山ノ井, 朋子 徳島大学大学院口腔科学教育部（口腔科学専攻）
Primary Sjögren's syndrome
Type IV collagen
Objective: Our previous findings suggested that the suppression of tumor necrosis factoralpha (TNF-α)-induced matrix metalloproteinase (MMP)-9 production by the biscoclaurine alkaloid cepharanthine could prevent the destruction of the acinar structure in the salivary glands of murine Sjögren's syndrome. Here, we examined the effect of cepharanthine on the salivary secretion in primary Sjögren's syndrome (pSS) patients.
Methods: In this single-center, open-label pilot study, 29 patients with pSS (28 women, 1 man) received 6 mg/day orally cepharanthine for 12 months. Standard clinical assessments and stimulated salivary flow were examined at baseline and each month for 12 months in all 29 patients. In eight of the patients, inflammatory lesions in the salivary glands were histologically investigated before and after the cepharanthine treatment. We analyzed the expressions of p65, phosphorylated IκB-α, MMP-9, and type IV collagen immunohistochemically.
Results: All patients completed the study without any adverse events. A significant increase in salivary flow was observed after the cepharanthine treatment compared to baseline. The serological analysis revealed that the 14 patients with an anti-Sjögren's-syndrome-related antigen A (anti-SSA/Ro) antibody value that was either negative or <64 U/ml responded significantly well to this treatment, whereas the 15 patients with anti-SSA/Ro antibody values >64 U/ml did not. The immunohistochemical analysis demonstrated that although p65, phosphorylated IκB-α, and MMP-9 were more strongly stained in the acinar cells of the patients at baseline compared to the staining at the completion of cepharanthine treatment, the continuity of type IV collagen was observed following the cepharanthine treatment. These results indicate that cepharanthine could inhibit the phosphorylation of IκB-α, followed by the prevention of MMP-9 activation and the stabilization of type IV collagen.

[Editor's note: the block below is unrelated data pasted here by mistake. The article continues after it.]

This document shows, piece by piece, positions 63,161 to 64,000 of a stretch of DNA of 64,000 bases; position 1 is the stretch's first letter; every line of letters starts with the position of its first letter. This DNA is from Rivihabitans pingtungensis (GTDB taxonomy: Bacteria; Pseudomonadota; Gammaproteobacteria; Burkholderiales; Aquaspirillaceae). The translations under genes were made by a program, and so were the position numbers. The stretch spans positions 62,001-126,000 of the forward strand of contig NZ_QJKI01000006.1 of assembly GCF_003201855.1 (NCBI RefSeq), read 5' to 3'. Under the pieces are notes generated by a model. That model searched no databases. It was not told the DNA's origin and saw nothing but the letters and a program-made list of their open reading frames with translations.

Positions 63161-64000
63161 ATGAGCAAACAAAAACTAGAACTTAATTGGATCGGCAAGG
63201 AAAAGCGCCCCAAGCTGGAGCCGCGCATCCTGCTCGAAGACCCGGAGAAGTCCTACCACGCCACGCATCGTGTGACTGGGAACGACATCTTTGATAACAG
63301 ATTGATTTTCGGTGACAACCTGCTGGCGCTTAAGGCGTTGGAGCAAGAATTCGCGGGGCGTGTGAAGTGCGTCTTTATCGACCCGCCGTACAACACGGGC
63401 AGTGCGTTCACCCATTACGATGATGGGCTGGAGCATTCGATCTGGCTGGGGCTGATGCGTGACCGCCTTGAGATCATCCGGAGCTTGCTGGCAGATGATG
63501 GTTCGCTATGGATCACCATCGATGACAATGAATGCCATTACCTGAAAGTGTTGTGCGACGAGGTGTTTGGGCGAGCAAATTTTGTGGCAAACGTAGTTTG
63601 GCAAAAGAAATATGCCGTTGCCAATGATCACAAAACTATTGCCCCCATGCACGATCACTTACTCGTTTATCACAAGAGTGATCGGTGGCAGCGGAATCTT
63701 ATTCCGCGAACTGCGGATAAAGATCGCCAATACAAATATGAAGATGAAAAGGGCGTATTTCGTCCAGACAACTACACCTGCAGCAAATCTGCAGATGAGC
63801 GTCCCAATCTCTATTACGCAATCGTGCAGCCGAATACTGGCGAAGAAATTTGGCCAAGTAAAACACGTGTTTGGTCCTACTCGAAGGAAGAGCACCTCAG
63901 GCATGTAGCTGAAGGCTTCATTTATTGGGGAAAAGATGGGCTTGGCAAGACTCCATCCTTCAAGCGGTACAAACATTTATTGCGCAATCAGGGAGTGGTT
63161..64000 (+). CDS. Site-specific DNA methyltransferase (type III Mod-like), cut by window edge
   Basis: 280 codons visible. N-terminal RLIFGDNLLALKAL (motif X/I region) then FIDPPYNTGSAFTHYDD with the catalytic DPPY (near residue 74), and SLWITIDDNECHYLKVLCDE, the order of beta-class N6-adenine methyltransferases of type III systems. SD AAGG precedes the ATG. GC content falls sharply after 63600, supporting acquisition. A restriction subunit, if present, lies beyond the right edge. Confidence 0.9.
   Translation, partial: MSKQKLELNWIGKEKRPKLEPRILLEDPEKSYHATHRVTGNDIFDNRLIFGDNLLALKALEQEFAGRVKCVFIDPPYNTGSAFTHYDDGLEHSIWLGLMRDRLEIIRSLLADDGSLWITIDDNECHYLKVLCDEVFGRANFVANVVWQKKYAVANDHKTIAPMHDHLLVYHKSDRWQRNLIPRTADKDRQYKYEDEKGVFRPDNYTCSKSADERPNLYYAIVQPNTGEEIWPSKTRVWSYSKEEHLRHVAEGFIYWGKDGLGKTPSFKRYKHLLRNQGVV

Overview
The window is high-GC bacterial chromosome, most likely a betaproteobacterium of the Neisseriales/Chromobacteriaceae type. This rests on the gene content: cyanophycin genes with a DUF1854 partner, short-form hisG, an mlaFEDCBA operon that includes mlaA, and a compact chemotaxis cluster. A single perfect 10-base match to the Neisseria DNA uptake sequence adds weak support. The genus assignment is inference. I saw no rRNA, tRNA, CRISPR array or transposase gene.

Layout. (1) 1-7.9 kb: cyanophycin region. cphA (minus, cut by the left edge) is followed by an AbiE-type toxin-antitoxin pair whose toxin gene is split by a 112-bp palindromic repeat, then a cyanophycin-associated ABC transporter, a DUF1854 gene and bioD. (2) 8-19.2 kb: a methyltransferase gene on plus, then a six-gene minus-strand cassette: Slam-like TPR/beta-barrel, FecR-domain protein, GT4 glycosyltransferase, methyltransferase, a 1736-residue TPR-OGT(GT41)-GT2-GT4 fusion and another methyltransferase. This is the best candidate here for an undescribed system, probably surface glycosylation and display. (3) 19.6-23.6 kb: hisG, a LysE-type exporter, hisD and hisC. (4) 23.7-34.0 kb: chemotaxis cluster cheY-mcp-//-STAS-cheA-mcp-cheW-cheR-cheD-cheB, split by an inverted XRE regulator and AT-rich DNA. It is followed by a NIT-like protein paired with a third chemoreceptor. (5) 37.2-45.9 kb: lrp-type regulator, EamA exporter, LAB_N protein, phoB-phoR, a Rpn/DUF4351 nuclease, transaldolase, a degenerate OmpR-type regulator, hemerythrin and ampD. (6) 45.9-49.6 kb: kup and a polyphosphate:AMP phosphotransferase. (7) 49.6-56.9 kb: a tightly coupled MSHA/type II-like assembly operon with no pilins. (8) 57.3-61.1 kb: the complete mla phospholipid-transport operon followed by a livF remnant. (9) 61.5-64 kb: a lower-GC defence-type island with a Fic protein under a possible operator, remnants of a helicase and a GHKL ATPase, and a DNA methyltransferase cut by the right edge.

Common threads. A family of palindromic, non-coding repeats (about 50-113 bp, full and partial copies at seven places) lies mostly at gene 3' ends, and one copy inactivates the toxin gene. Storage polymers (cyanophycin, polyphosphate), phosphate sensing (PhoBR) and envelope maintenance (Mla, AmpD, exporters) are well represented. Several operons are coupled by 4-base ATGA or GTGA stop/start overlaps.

Conclusions: Our findings suggest that cepharanthine could be a promising agent for improving salivary secretion in pSS patients.
Journal of Oral Health and Biosciences
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